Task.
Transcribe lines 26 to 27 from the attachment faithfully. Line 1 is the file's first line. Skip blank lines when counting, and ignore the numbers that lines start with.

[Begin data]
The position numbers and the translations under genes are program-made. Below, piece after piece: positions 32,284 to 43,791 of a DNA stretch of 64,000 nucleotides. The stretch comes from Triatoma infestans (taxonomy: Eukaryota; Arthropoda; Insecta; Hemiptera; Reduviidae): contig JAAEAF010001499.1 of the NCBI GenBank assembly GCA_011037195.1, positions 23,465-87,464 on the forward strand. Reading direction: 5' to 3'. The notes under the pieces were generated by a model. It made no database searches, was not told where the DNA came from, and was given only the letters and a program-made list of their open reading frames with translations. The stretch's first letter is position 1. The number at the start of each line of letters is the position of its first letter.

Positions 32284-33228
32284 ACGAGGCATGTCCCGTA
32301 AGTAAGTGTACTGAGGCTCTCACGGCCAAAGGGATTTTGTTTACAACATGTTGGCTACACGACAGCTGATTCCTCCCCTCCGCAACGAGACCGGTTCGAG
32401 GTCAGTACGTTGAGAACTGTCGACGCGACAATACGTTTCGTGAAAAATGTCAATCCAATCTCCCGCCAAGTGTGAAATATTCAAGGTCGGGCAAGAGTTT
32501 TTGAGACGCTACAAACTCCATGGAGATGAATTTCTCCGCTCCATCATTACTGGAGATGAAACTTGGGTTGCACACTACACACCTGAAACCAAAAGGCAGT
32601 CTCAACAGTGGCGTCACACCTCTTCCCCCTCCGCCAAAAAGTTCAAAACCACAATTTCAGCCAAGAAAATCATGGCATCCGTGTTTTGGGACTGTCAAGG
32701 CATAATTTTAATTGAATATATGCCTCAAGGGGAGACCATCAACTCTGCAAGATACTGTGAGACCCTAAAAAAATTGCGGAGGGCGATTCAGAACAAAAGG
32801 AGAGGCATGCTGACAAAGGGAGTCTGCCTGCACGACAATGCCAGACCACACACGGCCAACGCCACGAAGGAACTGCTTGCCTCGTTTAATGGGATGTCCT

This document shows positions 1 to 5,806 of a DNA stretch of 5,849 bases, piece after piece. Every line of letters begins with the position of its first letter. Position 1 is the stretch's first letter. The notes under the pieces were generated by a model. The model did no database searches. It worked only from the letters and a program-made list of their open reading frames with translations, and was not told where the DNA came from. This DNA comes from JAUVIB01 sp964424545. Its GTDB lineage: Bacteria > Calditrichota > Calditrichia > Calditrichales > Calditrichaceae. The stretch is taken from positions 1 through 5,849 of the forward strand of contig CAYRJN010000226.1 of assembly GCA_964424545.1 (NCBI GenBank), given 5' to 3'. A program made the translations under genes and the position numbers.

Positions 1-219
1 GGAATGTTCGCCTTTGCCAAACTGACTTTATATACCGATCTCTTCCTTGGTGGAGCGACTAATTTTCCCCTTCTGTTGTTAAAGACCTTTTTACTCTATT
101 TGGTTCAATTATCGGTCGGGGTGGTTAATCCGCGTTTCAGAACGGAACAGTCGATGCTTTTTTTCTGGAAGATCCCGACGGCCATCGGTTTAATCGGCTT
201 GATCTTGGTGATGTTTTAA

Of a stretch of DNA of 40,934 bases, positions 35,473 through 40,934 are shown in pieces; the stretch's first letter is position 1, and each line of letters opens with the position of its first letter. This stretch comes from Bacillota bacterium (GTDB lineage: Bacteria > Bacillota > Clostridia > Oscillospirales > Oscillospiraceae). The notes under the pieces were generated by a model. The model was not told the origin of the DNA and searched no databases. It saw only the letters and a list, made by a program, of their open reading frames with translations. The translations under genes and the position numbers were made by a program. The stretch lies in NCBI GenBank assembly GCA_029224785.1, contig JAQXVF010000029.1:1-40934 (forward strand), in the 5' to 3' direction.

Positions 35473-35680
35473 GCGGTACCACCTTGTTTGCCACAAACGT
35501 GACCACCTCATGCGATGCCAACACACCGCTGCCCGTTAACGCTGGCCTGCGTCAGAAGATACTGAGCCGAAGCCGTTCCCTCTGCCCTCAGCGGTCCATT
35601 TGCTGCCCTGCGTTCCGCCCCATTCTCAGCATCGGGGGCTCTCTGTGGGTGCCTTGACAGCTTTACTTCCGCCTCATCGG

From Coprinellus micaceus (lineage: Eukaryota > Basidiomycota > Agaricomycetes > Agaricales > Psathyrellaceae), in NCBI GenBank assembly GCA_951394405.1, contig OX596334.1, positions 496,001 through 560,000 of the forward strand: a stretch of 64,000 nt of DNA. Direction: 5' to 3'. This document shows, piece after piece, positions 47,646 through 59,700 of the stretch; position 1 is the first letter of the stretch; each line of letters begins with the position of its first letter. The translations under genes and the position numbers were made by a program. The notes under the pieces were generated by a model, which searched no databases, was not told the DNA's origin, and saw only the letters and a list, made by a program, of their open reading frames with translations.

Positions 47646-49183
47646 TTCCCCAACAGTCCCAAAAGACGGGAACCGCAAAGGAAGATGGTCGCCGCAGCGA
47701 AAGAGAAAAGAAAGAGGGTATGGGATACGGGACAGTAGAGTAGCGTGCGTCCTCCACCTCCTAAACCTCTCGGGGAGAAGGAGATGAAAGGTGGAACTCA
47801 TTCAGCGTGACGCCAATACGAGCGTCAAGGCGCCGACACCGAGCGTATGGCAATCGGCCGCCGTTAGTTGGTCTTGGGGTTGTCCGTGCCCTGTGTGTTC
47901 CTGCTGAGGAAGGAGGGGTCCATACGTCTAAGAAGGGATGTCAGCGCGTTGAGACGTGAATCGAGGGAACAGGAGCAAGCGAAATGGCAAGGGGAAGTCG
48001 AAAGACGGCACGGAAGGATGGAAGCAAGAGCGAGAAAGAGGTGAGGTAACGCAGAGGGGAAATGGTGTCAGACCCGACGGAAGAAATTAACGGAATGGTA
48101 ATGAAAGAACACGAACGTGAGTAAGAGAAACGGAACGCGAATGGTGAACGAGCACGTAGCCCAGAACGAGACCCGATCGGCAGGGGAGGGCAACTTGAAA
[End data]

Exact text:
48001 AAAGACGGCACGGAAGGATGGAAGCAAGAGCGAGAAAGAGGTGAGGTAACGCAGAGGGGAAATGGTGTCAGACCCGACGGAAGAAATTAACGGAATGGTA
48101 ATGAAAGAACACGAACGTGAGTAAGAGAAACGGAACGCGAATGGTGAACGAGCACGTAGCCCAGAACGAGACCCGATCGGCAGGGGAGGGCAACTTGAAA